pointing out that fashion influences the Hollywood aesthetic--and when celebrities starve themselves to fit into sample sizes, it has a dangerous and far-reaching influence on girls and women everywhere.
Model Coco Rocha did not hold back. She said that a day in the life of most models involves an obsession with staying thin, a constant hunger, and cutting remarks like "We don't want you to be anorexic. We just want you to look like you are." She admitted that an agent once advised her to throw up after meals. Last year she gave in to the pressure and took diuretics--a decision she seriously regrets. After consulting other models, she offered four recommendations:
1. To designers: make your fit models bigger (i.e. make your clothes bigger). When zippers don't zip up at castings, models suffer unbearable humiliation.
2. Keep working to raise awareness about the long-term effects of eating disordered behavior. If young models knew the permanent damage they were causing to their bodies, they might think twice.
3. Agencies need to be closely linked with medical professionals, including nutritionists and eating disorder specialists.
4. Provide healthier food at shows.
I left the discussion with a hopeful outlook. Go ahead, call me the eternal optimist. Magali and I have been working to raise awareness about eating disorders and body image issues in the fashion industry since 1999. For many, it might seem as though change is happening at a snail's pace. But in the span of our work together, the last two years have felt like giant leaps forward. More and more people are finally speaking the truth. We need that kind of honesty. We can't get to a healthier place without it.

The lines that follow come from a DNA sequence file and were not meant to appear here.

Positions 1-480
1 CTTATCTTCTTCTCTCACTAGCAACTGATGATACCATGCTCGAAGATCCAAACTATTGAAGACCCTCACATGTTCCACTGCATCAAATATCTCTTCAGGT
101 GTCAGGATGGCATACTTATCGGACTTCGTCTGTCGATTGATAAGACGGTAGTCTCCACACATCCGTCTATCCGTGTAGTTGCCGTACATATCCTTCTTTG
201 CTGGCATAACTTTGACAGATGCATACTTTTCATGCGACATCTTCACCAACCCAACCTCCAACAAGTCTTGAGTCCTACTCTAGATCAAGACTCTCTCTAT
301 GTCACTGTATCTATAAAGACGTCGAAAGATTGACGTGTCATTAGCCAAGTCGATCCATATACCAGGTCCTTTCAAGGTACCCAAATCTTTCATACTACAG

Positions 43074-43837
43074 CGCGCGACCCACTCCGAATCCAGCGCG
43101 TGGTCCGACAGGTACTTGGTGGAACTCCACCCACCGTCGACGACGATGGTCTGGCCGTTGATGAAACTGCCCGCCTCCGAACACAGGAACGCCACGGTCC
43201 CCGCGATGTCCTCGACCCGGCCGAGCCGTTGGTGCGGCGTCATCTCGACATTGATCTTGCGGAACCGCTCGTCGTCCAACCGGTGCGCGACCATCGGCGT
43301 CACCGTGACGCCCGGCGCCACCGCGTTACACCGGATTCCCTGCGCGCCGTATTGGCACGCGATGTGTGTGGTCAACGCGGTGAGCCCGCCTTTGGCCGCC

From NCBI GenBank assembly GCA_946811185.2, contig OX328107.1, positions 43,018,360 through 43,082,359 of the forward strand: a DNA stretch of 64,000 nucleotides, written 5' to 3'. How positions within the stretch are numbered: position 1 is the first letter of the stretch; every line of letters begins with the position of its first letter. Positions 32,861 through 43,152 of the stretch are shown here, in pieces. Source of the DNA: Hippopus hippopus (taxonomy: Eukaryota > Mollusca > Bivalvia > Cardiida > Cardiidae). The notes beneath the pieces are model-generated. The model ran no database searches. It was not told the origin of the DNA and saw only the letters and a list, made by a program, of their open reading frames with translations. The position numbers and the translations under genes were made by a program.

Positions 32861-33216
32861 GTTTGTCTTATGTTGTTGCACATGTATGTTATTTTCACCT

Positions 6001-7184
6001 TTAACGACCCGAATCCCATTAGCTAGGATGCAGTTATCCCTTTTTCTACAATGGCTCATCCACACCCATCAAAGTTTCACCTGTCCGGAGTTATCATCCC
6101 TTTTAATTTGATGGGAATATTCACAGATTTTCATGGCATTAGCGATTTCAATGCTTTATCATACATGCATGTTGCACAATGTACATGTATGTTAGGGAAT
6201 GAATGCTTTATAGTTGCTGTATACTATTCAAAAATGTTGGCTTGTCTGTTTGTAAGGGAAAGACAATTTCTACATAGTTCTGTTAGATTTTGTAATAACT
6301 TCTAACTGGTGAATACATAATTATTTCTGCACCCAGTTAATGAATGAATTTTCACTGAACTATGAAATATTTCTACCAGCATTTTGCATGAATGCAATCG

Monday, June 9, 2008
For the last nine years, Christian Boeving has been a model for over-the-counter dietary supplements in Iovate’s MuscleTech division. Now the company is refusing to renew his contract after Boeving admitted on camera that his insanely toned body is not just the result of powders and potions--it might also have something to do with the steroids he's been injecting since the age of sixteen.
As the film's director, Christopher Bell, points out (and demonstrates himself), the dietary supplement industry is full of Photoshop trickery and extreme behind-the-scenes behavior. Everyone knows it happens, but no one is supposed to talk about it. Boeving just learned that lesson the hard way. Take heart, big guy. After all, Kate Moss got fired when her coke habit was exposed. That rebuke only lasted a minute, though. Now she's earning more than ever before. [New York Times]
Related: Bigger, Stronger, Faster: The Side Effects of Being an American
Meet Christopher Bell. That's him in the before and after photos. In one of the most compelling scenes of his movie, Bigger, Stronger, Faster, Bell shows the audience just how easy it is to manufacture and market a dietary supplement in the United States. He orders the ingredients, mixes them up in his kitchen, pours them into capsules, and works with a photographer to create an ad.